Sixes are like those hot selling stocks in a stock market which are more often than not spoken about the market itself. Here are some of the instances when the six remains the only memory of the match or rather a match that has always been defined by that six.
They are a sight to watch and are the real worth of every penny spent by the cricket fans. Sometimes brutal, sometimes effortless, sometimes nasty, sometimes beauty, yes they are the sixes, the maximum runs scored when a five and a half ounce of leather ball meets the meat of a thumping mass of English or Kashmir willow.
No wonder the T20 version of cricket has gone down very well with one and all, at least with the fanatics. Well before the days of music, pyrotechnics and of course cheerleaders, it was sixes that made the day of a cricket fan.
A beautiful outswinger taking a batsman’s outside edge to the slips or a late in-swinging yorker shattering the timber would always be forgotten when the batsman sent one sailing in the crowd. An air-borne fielder at point or covers taking a blinder would be a memory of past when the willow wielder rips the ball soaring into the stands.
Many such sixes have been etched in the memories of millions. Some have ruined careers of bowlers, some have left scars on their minds and some have come out better learning the lesson the hard way. No wonder they call it a batsman’s game.
MS Dhoni’s deflating value in the fickle minds of Indian cricket fans got a nitro boost when he hit Clint McKay for a six that clinched the deal in Adelaide on Sunday. Undoubtedly it was compared to the max hit which brought the World Cup home. But then the situation didn’t demand, here it did but both the times he did it when it mattered the most.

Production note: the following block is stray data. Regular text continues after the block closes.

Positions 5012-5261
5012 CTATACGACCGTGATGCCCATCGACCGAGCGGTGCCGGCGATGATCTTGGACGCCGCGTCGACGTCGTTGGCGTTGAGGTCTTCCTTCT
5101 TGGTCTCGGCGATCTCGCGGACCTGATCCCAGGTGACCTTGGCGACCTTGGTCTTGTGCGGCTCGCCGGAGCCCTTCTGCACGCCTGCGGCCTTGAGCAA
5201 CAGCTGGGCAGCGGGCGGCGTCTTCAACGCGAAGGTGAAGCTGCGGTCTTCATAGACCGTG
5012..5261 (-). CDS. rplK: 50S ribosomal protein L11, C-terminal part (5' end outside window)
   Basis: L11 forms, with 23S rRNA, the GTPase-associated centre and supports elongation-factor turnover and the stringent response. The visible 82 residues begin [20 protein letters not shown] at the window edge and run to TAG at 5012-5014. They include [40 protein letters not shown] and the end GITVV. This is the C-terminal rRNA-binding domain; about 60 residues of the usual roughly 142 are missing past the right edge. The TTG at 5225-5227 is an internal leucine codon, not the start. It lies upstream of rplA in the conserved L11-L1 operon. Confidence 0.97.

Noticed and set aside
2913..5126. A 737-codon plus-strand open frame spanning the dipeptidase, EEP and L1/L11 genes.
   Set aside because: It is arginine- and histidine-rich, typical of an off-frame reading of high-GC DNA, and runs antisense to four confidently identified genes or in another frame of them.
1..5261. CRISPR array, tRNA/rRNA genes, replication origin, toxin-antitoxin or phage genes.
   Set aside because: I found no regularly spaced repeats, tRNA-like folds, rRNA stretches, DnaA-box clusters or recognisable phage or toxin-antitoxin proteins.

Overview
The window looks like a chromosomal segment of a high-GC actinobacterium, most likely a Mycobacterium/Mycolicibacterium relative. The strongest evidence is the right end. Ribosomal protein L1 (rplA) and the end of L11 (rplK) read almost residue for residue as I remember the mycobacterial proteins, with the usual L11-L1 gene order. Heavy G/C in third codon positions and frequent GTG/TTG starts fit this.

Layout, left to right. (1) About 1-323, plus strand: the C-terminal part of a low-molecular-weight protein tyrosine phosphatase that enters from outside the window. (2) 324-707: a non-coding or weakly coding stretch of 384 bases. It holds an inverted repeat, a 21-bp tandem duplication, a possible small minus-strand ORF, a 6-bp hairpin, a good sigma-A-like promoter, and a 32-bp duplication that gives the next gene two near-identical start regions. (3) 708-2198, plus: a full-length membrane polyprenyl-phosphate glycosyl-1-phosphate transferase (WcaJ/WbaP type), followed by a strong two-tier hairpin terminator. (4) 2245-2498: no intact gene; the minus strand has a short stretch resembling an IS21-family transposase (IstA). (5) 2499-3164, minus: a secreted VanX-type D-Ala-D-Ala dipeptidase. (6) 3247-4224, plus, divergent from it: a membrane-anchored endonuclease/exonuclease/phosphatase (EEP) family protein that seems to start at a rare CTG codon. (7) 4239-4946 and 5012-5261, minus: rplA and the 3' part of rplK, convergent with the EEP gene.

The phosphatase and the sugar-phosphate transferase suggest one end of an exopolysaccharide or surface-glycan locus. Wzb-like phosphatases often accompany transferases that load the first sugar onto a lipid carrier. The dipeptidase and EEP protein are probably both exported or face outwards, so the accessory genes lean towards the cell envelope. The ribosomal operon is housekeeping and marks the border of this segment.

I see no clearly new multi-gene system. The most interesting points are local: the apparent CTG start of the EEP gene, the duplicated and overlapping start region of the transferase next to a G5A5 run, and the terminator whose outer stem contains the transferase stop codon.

The assortment remains incomplete without the stuff Javed Miandad strutted. It is a story of legends. A fairytale that every cricketer, rather wannabe batsmen from the 1980s grew up on. Atleast the mid-80s generation were in their nappies when Chetan Sharma became India’s biggest villain. It was a hot day in Sharjah and the final of Australasia Cup between arch-rivals India and Pakistan. Everything else in the match became irrelevant except the last ball of the match.
On that fateful 18th day of April in 1986, Sharma’s probably committed the biggest sin of his life. With four runs needed in one ball, Sharma gave a low, meaty full toss to a batsman who had scored a hundred already and that too from Pakistan. It was deservedly sent straight over the fence. In India some faint hearted died, many million hearts stopped and across the border, the nation went into a frenzy seeing the celebrations of Tauseef Ahmed and Miandad. His entire career’s hardwork was undone with this, and all his life Sharma will be known as the man whom Miandad hit for a last ball six.
KAPIL PAAJI DA JAWAAB NAHI
It was a skippers’ special Test at Lord’s in the last week of July 1990. First Graham Gooch hit a career best 333, Mohammed Azharuddin in reply struck an enterprising, wristy hundred. But then there was a certain, Paaji, the original one, who made it a match to remember, though India went on to lose.
At 430/9, Kapil was left with Narendra Hirwani, his last partner. The Azhar-led side still needed 24 runs to avoid the follow-on. Knowing that if Hirwani was given the strike, he would be exposed and the follow on would be effective then. Kapil was on strike against off-spinner Eddie Hemmings. The first two deliveries were treated with utmost respect. But the last four were treated with utter disdain. Kapil decided to take the matter in his hands.
He struck four consecutive sixes, each time bigger and in some style saw-off the follow-on. His pump fist after the fourth one and the rapturous standing ovation from the Lord’s balcony and members stand said a lot about what Haryana Hurricane did.
AND THEN CAME RAJESH CHAUHAN
It was not a match to be remembered for the right reasons, but two off-spinners will remember it all their life. Saqlain Mushtaq and Rajesh Chauhan, even in their deepest slumbers will recollect what happened on September 30, 1997 in Karachi.